It’s no secret that Breaking Bad is one of the defining television shows of the decade. Throughout all five seasons, it was a massive success with critics and audiences alike. With its brilliant performances, witty dialogue, striking visuals, natural character development, intense action, dark humor, and heartbreaking drama, it’s a 62 episode masterpiece. The series feels cohesive and holistic in a way most shows fail to achieve, especially when it comes to the ending. 99% of shows drop the ball with the finale, but “Felina” landed it with grace and gusto. After that wholly satisfying finale, nobody really needed any more of this show.
But despite that, Vince Gilligan never left ABQ. The spin-off series Better Call Saul is still going strong after four seasons. And although it’s not nearly as popular as its big brother, the show is equally brilliant in a different sense. It’s a much slower, more mature, and introspective series than Breaking Bad. Instead of having shocking violence and plot twists in every episode, the series is a character driven slow burn, with subtle storytelling focused on atmosphere and monologues. It serves as an origin story to the infamous Saul Goodman, while also giving fan favorites like Mike Ehrmantraut and Gustavo Fring more time to shine. The series does a great job enriching its source material, while still being an excellent show in its own right. Some BB fans have been disappointed by Saul, deeming it “boring” and too unlike what came before. But those of us who gave it a proper chance still love it, and can’t wait for Season 5 next year.
Which brings us to El Camino, Vince Gilligan’s new movie in the Breaking Bad universe. Now streaming on Netflix, this film picks up immediately after “Felina,” focusing on what happened to Jesse Pinkman afterward. It’s an interesting premise, if a pointless one. Everyone was satisfied with Jesse’s open-ended happy ending. We didn’t need to know what exactly happened to him, just seeing him saved from the Nazi gang was enough. And that’s kind of how I feel about this whole movie. Don’t get me wrong, it is good. If you’re a Breaking Bad fan it’s worth a watch. But this is not Episode 63 of BB, nor does it complement the series in a meaningful way like Better Call Saul. Instead, this is a solid and emotionally resonating epilogue for Jesse, even if it ultimately didn’t need to be told.
One thing this movie does very well is the connections to its source material. El Camino is thankfully not a reunion special. There’s a lot of surprise cameos from BB alumni, but they don’t feel like pointless fan service. Instead, they’re only here to service this film’s character study of Jesse. Right from the beginning, I found myself a bit misty-eyed, as some of these re-encounters are very poignant. And yes, seeing Jesse back in action is easily the best thing about this movie. Aaron Paul slides right back into the role, and it’s really nice to see some more of Breaking Bad‘s most likable character. This is also a very introspective vehicle for him, since he’s understandably dealing with psychological trauma throughout the film. In a sense, it has more in common with Better Call Saul, due to its relative lack of action and heavy emphasis on character work. I enjoyed that about it, since I doubt trying to emulate BB would have been successful. Those days are over, and so this movie to its credit feels like its own thing.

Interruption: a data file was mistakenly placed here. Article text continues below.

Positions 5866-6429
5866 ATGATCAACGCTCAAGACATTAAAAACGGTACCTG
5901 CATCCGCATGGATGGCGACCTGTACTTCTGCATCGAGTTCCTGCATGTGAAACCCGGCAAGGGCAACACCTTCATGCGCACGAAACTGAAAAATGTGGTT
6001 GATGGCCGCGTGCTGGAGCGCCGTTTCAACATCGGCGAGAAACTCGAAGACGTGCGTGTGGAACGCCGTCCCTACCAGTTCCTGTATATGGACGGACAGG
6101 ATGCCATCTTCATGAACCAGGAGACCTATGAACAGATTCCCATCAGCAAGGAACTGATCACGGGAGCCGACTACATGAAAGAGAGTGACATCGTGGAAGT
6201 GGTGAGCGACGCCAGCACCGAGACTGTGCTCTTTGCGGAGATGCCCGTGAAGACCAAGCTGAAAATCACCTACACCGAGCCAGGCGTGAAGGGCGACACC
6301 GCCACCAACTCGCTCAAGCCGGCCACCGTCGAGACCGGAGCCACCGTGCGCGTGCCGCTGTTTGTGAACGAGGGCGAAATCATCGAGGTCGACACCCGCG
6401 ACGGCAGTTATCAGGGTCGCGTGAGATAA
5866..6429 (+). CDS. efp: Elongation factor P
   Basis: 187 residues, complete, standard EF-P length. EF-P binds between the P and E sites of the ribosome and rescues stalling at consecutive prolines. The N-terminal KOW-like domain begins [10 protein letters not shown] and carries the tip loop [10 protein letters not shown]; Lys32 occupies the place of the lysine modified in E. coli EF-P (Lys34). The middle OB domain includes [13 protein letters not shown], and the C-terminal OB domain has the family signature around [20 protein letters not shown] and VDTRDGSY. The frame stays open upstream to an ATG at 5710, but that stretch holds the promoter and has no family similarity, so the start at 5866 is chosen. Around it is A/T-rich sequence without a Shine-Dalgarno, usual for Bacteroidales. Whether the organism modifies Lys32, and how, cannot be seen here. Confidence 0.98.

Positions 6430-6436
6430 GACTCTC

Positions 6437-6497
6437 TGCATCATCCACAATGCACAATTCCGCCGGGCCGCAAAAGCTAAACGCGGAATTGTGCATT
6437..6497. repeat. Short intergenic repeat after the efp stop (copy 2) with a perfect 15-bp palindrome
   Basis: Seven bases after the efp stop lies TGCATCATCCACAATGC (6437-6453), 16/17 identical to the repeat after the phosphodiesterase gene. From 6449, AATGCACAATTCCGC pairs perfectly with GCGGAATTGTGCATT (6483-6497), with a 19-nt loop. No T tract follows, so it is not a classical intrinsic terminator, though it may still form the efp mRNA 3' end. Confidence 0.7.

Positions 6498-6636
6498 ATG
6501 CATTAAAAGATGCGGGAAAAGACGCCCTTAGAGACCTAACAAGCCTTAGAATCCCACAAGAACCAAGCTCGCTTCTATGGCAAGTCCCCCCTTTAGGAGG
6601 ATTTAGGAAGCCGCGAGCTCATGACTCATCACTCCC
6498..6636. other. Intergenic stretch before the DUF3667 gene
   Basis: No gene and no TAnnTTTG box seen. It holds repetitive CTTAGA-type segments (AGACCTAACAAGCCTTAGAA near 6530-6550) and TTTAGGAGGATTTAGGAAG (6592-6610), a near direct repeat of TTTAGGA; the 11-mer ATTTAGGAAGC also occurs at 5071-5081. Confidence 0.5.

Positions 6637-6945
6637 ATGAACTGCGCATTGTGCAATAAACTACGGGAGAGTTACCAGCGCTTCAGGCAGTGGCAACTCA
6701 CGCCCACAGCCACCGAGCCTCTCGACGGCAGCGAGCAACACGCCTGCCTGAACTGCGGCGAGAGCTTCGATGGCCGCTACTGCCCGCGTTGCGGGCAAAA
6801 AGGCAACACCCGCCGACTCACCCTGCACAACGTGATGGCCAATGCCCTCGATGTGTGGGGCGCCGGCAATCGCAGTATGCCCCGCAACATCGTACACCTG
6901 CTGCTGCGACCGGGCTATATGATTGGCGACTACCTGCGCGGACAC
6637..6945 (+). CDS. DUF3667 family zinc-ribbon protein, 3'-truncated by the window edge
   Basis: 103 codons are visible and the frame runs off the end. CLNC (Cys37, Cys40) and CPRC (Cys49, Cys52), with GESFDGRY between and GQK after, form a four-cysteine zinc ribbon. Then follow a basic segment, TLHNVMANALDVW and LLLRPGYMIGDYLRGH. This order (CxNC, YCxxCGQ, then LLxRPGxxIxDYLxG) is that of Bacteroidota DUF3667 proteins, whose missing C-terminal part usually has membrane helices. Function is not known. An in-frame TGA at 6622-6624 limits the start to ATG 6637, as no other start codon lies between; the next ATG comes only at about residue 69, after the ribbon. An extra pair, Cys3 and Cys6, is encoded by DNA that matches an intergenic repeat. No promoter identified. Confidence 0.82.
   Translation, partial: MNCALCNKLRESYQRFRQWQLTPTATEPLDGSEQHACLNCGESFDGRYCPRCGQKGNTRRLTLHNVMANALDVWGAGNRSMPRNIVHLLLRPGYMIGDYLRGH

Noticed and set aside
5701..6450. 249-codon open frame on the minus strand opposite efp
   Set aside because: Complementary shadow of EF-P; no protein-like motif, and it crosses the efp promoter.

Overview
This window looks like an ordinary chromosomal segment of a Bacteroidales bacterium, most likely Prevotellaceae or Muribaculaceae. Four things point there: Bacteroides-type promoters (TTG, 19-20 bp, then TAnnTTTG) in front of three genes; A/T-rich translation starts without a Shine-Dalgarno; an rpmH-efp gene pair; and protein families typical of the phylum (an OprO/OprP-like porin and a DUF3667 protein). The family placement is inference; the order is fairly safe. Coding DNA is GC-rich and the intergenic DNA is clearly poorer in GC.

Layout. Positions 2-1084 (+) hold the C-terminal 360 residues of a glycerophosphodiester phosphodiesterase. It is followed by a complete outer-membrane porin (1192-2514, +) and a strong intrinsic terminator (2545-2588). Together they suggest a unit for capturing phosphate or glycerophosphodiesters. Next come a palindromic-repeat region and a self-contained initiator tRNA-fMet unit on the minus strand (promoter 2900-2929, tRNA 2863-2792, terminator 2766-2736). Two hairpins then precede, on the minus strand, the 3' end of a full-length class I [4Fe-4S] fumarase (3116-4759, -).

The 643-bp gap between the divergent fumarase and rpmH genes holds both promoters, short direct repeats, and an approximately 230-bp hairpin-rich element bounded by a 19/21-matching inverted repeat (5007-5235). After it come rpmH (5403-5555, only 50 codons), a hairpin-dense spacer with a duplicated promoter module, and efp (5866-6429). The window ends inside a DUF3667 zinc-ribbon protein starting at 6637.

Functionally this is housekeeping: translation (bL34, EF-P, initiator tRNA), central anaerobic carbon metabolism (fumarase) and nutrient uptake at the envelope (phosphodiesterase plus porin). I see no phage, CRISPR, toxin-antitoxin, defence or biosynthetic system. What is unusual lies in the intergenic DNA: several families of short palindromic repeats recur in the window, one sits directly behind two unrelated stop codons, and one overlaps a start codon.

Though unlike BCS, this movie doesn’t really stand on its own. If you haven’t seen BB, you’re going to get nothing out of this film. While any newcomer could easily jump into Saul and enjoy the ride from there. On the flipside, I recently rewatched all of Breaking Bad, and I was shocked by how much Saul has added to my enjoyment of it. After seeing Jimmy McGill’s downfall and the Salamanca/Fring drug wars, I felt the original series had even more weight than it did before. I’ve only seen El Camino once, and I can already tell it will not complement either series like that. And that’s largely because Jesse doesn’t really have an arc in this film. Sure he goes through some hard times, but he’s ultimately the same person he was when the film started. The movie disappointingly feels like just a few more days in Jesse’s life, which makes it feel a lot more slight than it should.
Going in, one of my concerns would be the direction. This is Vince Gilligan’s first film, and great television directing doesn’t always correlate into great film directing. Just recently, acclaimed FX auteur Noah Hawley, released a flop of a film debut with Lucy in the Sky. But no, thankfully El Camino does make a decent transition into cinema. The production values are a bit better than Gilligan’s shows, and there is a solid sense of pacing that keeps it from feeling like an extended episode. Also, some of the cinematography is very inventive, especially in the mid-film sequence in Todd’s apartment. But at the same time, I’m not sure how this would play in theaters. I wouldn’t be surprised if it feels unnatural on the big screen. Netflix was ultimately the appropriate avenue for this, since it is in a weird halfway point between TV movie and straight up film.
So as far as the entire Breaking Bad universe goes, El Camino is an easy pick for the weakest link. But that doesn’t mean it’s not worthwhile. If you wanted some more closure for Jesse, this film will offer that in spades. But if you want a more meaty companion piece, Better Call Saul deserves your attention instead. As is, I thought the movie was a nice return for an old friend. Even if it could have been more than that.